Dr Olinda Santin from the School of Nursing and Midwifery and Dr Chris Jenkins from the Centre for Public Health have been awarded share of a £7.2 million grant from UKRI to support the world’s most disadvantaged people affected by the pandemic.
Researchers and experts from the UK and across developing countries will work in partnership to directly address the negative impacts of COVID-19 on communities which are already vulnerable due to long-term conflict, food and water shortages and crowded living conditions.
These awards are the first tranche to be announced by UKRI funded through the Global Challenges Research Fund (GCRF) and the Newton Fund and build on the multidisciplinary partnerships formed through the two global funds over the past four years, enabling rapid new partnerships between the international development research community, other academics, policy makers, governments, businesses and community groups across the UK and over 20 developing countries.
Dr Santin, Senior Lecturer at Queen’s has been given £219,959 to lead an international team of researchers in a project to create a digital platform for people with cancer in Vietnam to offer support and the information, psychological and social aspects that have an impact on patients and carers’ health. The award builds on work carried out by Dr Santin to build links in Vietnam which was supported by the Queen’s ESRC Impact Acceleration Account.
The interdisciplinary network of partners in five regional cancer centres will develop digital modules to promote cancer management, mental health, quality of life and health literacy.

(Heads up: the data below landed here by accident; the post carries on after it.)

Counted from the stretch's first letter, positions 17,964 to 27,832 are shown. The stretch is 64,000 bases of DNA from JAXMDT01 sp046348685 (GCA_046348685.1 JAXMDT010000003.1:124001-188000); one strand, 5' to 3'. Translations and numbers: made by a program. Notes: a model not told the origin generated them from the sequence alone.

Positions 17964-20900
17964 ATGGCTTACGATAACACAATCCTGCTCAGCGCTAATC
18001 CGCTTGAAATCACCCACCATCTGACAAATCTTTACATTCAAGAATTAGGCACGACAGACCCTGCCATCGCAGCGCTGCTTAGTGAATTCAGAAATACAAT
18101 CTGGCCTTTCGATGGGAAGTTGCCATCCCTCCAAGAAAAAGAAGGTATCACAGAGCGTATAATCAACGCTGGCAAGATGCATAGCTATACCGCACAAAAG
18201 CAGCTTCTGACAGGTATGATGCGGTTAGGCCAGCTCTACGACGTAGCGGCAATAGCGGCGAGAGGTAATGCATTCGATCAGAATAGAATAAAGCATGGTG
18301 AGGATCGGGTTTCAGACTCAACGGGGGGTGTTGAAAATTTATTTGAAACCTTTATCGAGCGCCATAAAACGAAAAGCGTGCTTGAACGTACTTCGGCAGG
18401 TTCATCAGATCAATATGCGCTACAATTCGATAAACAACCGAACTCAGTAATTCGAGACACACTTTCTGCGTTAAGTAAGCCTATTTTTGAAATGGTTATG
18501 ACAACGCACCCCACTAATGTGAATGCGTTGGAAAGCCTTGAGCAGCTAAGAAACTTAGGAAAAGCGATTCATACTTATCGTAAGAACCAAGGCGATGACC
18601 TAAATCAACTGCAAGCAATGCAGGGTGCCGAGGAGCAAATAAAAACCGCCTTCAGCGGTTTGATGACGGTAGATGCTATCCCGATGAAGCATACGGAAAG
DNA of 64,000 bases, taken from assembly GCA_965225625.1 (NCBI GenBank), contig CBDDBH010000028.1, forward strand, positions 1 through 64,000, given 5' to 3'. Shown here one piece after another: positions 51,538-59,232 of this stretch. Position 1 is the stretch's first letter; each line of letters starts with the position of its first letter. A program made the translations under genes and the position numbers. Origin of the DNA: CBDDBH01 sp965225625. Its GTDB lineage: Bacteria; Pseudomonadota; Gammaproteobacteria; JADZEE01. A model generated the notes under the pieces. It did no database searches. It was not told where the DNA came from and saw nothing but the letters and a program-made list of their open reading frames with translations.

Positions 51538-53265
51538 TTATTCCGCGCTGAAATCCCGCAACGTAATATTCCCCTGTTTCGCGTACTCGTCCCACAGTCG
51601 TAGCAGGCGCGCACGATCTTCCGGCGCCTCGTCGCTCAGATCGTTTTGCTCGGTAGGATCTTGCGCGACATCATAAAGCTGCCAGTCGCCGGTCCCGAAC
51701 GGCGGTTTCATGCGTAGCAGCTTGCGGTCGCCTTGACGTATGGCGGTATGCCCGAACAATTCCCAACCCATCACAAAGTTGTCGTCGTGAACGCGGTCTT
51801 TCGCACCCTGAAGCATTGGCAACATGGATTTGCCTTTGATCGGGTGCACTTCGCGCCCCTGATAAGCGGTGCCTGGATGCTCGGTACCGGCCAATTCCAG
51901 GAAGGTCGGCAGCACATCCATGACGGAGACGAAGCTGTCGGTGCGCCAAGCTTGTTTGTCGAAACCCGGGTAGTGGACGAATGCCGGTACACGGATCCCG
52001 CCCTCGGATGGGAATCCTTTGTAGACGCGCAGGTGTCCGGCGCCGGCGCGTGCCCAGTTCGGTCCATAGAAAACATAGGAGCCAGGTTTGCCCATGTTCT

Dr Olinda Santin, said: “It is vital for cancer patients and their informal carers to receive uninterrupted support; the pandemic has demonstrated the need for flexible, high-quality health services that can be delivered remotely.
“We hope this research will provide patients and carers with a digital platform that will assist with the management and psychosocial impact of cancer.”
Announcing the awards, Business Secretary Alok Sharma, said: “Defeating coronavirus is a truly global endeavor, which is why we’re backing Britain’s scientists and researchers to work with their international counterparts to find tech solutions to treat and combat this virus around the world.
“The research projects we are backing today will ensure that we equip some of the most vulnerable communities with the resources they need to tackle COVID-19 and build their long-term resilience to respond to future pandemics, making us all safer.”
Professor Andrew Thompson, UKRI’s International Champion, said: “COVID-19 is demonstrating just how interconnected our world is and how our biggest challenges transcend rich and poor countries. To find lasting, sustainable solutions to the current pandemic and its aftermath, as well as to make us more resilient for the future, we require global thinking, the mobilisation of global expertise and a global response. That is exactly what these new projects provide.
“Working together, researchers across the UK and the Global South are combining their knowledge and experience to develop innovative solutions to empower local communities to overcome the wide-ranging challenges created by COVID.”
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